The Individual Benefits of Social Cycling
You can use the leaderboard to your advantage, as long as you crunch the right numbers.
Pedaling along at your own speed and resistance is great if you want a good, sweaty cardio session, but if you’re looking to improve your efficiency (and up your calorie burn) on the bike, then knowing how those stats stack up against others in your indoor cycling class could really help push you to the next level. “When you’re in a room and everyone’s metrics are being projected on the wall, your performance rises exponentially and you become more competitive than you realized possible,” says Equinox master instructor Jeffrey Scott, national group fitness senior manager of cycling.
One study (published in The Annals of Behavioral Medicine) found that exercisers who biked with a virtual training partner, whose performances were being measured based on who stopped cycling first, rode much longer and were more motivated than those who biked alone. Another, published in Clinical Interventions in Aging, confirmed that added competition boosts effort and intensity among riders in a virtual cycling scenario.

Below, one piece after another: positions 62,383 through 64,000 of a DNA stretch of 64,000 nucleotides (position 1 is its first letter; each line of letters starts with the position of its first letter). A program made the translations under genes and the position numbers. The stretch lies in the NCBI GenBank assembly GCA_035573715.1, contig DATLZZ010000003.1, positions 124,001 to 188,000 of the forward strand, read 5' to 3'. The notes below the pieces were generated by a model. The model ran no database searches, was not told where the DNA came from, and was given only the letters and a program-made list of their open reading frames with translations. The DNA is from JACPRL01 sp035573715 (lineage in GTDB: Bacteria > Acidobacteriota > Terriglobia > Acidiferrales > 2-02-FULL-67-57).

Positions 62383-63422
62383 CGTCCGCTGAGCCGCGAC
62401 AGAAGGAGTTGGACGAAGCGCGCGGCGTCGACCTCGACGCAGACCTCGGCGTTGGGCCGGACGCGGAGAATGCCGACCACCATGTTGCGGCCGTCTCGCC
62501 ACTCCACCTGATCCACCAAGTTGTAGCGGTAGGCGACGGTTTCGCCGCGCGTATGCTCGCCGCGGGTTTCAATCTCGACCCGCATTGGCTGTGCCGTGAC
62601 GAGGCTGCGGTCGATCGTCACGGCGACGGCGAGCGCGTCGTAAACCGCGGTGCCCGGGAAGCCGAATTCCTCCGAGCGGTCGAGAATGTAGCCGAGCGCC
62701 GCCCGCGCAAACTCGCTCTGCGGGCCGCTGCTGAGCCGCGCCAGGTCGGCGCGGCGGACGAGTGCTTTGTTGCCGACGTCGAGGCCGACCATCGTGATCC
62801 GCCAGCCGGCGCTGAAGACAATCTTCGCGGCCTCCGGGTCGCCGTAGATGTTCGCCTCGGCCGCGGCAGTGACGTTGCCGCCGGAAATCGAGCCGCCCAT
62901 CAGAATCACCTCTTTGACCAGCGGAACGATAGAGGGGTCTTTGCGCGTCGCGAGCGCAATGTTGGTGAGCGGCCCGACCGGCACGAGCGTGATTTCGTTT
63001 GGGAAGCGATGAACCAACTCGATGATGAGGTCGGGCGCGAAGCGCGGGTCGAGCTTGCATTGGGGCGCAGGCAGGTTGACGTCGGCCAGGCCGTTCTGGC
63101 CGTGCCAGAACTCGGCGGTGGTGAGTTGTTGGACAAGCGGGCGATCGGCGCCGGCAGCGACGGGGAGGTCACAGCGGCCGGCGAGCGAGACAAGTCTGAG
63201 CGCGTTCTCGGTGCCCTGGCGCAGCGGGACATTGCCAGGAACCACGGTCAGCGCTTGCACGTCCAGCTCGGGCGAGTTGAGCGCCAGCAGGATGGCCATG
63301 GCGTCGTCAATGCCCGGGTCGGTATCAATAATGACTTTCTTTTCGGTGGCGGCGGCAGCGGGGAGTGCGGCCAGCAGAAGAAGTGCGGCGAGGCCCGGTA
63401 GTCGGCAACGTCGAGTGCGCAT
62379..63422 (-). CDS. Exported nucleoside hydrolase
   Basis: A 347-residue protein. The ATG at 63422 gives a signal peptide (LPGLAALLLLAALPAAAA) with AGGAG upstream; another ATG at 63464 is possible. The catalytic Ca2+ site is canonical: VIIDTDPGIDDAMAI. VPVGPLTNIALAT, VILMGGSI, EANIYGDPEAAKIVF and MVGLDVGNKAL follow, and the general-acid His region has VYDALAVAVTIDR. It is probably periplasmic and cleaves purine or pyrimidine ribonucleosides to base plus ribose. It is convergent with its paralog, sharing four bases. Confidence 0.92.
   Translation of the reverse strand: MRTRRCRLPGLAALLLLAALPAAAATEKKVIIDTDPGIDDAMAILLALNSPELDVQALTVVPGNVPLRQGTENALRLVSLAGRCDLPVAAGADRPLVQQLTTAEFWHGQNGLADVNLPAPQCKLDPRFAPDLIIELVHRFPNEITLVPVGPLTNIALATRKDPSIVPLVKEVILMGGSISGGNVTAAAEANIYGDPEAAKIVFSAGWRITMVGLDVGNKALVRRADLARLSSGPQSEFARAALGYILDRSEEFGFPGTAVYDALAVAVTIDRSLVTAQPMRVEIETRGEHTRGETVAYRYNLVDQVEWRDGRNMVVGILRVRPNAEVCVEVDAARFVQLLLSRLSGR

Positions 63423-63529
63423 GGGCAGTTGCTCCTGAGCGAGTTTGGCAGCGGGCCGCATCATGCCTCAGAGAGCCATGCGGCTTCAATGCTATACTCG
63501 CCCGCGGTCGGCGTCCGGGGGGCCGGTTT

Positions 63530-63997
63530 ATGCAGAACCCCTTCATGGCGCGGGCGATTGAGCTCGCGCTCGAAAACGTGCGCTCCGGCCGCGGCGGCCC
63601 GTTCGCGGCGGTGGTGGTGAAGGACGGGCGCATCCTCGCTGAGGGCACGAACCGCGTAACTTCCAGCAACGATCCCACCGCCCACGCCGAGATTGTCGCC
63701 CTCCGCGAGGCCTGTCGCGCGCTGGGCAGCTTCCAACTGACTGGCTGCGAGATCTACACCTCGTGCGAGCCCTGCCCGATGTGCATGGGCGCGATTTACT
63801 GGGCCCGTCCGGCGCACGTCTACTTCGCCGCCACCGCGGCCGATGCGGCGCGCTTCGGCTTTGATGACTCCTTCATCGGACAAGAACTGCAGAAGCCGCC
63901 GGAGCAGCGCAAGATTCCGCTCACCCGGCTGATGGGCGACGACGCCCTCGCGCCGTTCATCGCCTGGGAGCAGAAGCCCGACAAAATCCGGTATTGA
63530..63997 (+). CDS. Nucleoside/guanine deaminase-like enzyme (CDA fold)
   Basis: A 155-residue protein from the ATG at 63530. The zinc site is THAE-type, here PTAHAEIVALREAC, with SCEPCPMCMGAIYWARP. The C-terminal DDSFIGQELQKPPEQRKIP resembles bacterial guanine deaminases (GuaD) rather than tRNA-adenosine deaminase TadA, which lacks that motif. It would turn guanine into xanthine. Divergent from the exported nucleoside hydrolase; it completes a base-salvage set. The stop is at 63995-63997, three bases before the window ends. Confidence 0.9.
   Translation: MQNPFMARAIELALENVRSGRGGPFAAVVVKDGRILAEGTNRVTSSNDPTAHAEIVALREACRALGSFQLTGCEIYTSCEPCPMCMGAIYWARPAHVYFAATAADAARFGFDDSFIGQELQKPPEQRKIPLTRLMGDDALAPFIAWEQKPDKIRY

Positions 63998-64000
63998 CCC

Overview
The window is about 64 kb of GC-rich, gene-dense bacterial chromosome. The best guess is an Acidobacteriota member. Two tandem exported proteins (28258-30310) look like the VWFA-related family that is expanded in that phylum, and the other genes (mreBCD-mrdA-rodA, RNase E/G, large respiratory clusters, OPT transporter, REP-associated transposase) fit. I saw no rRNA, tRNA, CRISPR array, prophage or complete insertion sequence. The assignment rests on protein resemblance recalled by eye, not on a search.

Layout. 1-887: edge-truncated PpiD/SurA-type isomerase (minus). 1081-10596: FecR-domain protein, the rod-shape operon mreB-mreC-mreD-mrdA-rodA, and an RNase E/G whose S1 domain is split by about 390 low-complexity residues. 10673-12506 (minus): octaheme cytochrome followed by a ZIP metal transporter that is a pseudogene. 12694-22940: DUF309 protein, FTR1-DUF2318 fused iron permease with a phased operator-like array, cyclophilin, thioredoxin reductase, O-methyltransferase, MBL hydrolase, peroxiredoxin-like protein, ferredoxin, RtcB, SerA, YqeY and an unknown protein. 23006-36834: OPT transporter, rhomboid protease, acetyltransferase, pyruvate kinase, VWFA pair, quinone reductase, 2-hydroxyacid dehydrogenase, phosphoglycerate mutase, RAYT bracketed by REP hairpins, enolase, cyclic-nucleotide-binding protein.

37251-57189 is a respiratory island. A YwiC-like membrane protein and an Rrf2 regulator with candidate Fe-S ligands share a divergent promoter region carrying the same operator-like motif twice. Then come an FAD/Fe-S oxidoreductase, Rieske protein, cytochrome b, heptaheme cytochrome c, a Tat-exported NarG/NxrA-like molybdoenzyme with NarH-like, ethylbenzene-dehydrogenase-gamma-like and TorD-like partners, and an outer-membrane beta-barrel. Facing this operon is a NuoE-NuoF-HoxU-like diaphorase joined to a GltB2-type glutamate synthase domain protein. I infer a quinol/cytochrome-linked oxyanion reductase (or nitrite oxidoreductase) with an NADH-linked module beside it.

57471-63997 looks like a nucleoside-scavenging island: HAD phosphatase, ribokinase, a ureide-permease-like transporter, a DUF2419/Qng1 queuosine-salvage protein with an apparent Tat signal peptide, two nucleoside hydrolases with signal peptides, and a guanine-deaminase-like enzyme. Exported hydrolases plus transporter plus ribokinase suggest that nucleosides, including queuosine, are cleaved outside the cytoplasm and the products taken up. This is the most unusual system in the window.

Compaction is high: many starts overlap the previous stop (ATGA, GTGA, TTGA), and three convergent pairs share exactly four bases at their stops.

“A little competition can be healthy,” notes Scott. But try not to be intimidated by other people’s numbers. “Every class has a large range of fitness levels, and there are always going to be some super competitive types who want to be on the leaderboard every single workout. Rather than getting caught up in all of that, simply track your own stats and watch how you progress over time. When you see yourself getting better and/or stronger, it confirms that what you’re doing is working, and that measurement is motivation,” he says.
What to look for: Wattage (or power output) is the main metric to watch, notes Scott. Look at your average and max wattage each week. If that increases, it means you’re getting stronger and will be able to work harder for longer periods of time.
And know that not every day can be a race day. “So many variables—nutrition, sleep, stress—effect how we perform regularly. You have to listen to your body. When you’re having a good day, look at and analyze your numbers. If you’re having a bad day, don’t worry about it. Your goal is to use the measurements to motivate you, not to hijack your experience,” says Scott. Note: If your stats continue to get worse and worse, despite how hard you’re working, then you might be overtraining and need to take some time off.